Grieving is very natural following the death of a loved one. Following
his or her
funeral in Detroit, you may find that grief stays with you for weeks, even months—and
that's okay, because there are as many types and lengths of grieving
as there are people in this world. However, many people when they are
grieving experience five recognizable stages of grief.
Following the death of a loved one, you may experience intense feelings
of denial and isolation. For many people, the funeral ceremony helps make
the loved one's death more real. You may even feel angry with yourself,
others, or the deceased. Some people experience a desire to bargain with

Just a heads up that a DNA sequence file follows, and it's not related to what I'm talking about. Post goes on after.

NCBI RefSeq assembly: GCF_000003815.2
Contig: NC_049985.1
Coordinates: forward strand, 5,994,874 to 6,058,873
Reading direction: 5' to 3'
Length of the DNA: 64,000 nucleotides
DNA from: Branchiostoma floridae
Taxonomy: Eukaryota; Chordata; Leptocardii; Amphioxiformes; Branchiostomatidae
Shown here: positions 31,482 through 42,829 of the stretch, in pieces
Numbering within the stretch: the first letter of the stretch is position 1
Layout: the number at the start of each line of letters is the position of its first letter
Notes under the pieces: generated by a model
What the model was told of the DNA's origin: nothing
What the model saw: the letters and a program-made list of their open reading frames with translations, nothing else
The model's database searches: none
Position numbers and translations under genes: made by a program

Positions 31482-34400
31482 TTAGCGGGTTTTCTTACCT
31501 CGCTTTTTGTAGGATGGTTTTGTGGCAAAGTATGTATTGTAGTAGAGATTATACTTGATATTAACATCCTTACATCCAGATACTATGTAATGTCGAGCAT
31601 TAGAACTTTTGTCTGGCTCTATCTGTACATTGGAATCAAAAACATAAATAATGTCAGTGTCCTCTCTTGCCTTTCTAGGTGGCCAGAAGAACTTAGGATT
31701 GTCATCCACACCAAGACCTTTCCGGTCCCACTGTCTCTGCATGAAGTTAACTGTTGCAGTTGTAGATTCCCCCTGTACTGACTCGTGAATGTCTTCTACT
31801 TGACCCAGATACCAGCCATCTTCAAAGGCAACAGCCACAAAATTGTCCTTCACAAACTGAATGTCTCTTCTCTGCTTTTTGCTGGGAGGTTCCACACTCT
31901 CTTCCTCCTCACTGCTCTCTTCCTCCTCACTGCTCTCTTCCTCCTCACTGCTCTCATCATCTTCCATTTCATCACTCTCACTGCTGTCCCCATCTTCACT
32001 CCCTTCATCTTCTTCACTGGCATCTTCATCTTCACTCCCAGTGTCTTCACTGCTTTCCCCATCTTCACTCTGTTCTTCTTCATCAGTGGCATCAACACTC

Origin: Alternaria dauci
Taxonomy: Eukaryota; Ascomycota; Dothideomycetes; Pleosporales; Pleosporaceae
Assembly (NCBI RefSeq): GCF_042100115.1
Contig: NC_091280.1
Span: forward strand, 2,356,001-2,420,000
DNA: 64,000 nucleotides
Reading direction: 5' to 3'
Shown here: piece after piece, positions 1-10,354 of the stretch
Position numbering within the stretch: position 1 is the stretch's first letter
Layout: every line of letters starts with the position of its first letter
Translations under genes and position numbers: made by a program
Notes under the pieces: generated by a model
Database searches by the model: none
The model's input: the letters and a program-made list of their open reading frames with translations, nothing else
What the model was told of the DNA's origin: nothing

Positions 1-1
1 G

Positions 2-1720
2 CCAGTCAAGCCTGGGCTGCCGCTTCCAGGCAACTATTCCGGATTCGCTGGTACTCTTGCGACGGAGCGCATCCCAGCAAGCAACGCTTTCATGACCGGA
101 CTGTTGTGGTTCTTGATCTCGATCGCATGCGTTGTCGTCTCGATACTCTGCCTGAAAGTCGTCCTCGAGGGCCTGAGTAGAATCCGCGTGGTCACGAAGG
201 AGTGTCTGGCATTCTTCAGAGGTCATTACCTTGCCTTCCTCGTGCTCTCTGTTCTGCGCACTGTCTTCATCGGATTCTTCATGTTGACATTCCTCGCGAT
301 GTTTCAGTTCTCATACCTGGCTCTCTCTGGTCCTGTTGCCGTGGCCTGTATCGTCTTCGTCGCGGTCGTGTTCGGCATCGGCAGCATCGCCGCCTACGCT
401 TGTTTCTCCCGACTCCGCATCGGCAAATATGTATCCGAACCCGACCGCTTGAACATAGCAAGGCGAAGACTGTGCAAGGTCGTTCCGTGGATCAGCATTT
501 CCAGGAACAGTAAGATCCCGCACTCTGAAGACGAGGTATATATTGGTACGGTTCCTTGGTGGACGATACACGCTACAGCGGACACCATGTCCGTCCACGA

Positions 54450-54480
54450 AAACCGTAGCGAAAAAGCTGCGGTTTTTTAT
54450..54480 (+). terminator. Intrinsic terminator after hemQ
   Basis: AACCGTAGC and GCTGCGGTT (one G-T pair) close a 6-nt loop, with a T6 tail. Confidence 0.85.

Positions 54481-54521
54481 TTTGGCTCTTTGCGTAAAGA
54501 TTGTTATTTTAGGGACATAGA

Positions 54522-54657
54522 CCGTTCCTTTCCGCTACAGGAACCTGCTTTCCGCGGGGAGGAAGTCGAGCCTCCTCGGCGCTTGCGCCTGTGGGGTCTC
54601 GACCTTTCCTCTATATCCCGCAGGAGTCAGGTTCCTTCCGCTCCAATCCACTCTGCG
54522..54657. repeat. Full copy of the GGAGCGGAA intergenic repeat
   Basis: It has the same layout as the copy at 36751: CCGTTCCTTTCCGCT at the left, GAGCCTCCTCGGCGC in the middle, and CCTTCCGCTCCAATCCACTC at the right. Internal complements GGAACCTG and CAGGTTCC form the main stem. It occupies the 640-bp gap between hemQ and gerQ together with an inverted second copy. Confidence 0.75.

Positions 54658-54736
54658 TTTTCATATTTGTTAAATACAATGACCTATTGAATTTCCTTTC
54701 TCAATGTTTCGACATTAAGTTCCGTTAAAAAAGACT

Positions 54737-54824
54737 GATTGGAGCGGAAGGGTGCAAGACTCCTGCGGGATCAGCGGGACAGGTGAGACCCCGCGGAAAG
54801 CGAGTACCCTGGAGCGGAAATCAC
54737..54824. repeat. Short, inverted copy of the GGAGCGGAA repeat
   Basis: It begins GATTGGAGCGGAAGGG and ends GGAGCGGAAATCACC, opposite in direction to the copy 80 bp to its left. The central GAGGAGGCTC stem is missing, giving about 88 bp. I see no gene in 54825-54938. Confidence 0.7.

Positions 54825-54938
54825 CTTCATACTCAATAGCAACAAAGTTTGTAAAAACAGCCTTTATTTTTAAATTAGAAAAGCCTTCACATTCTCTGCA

themselves, saying that if they had only sought medical help sooner, their
loved one would still be here. Depression is typically the fourth stage
of grief, which can last for weeks, months, or years after the funeral.
Lots of people experience the last stage of grief, which is acceptance.
While not everyone reaches this stage of mourning, it is considered a
more peaceful and comfortable stage in which the person reflects on the
good times without feeling an overwhelming sense of loss.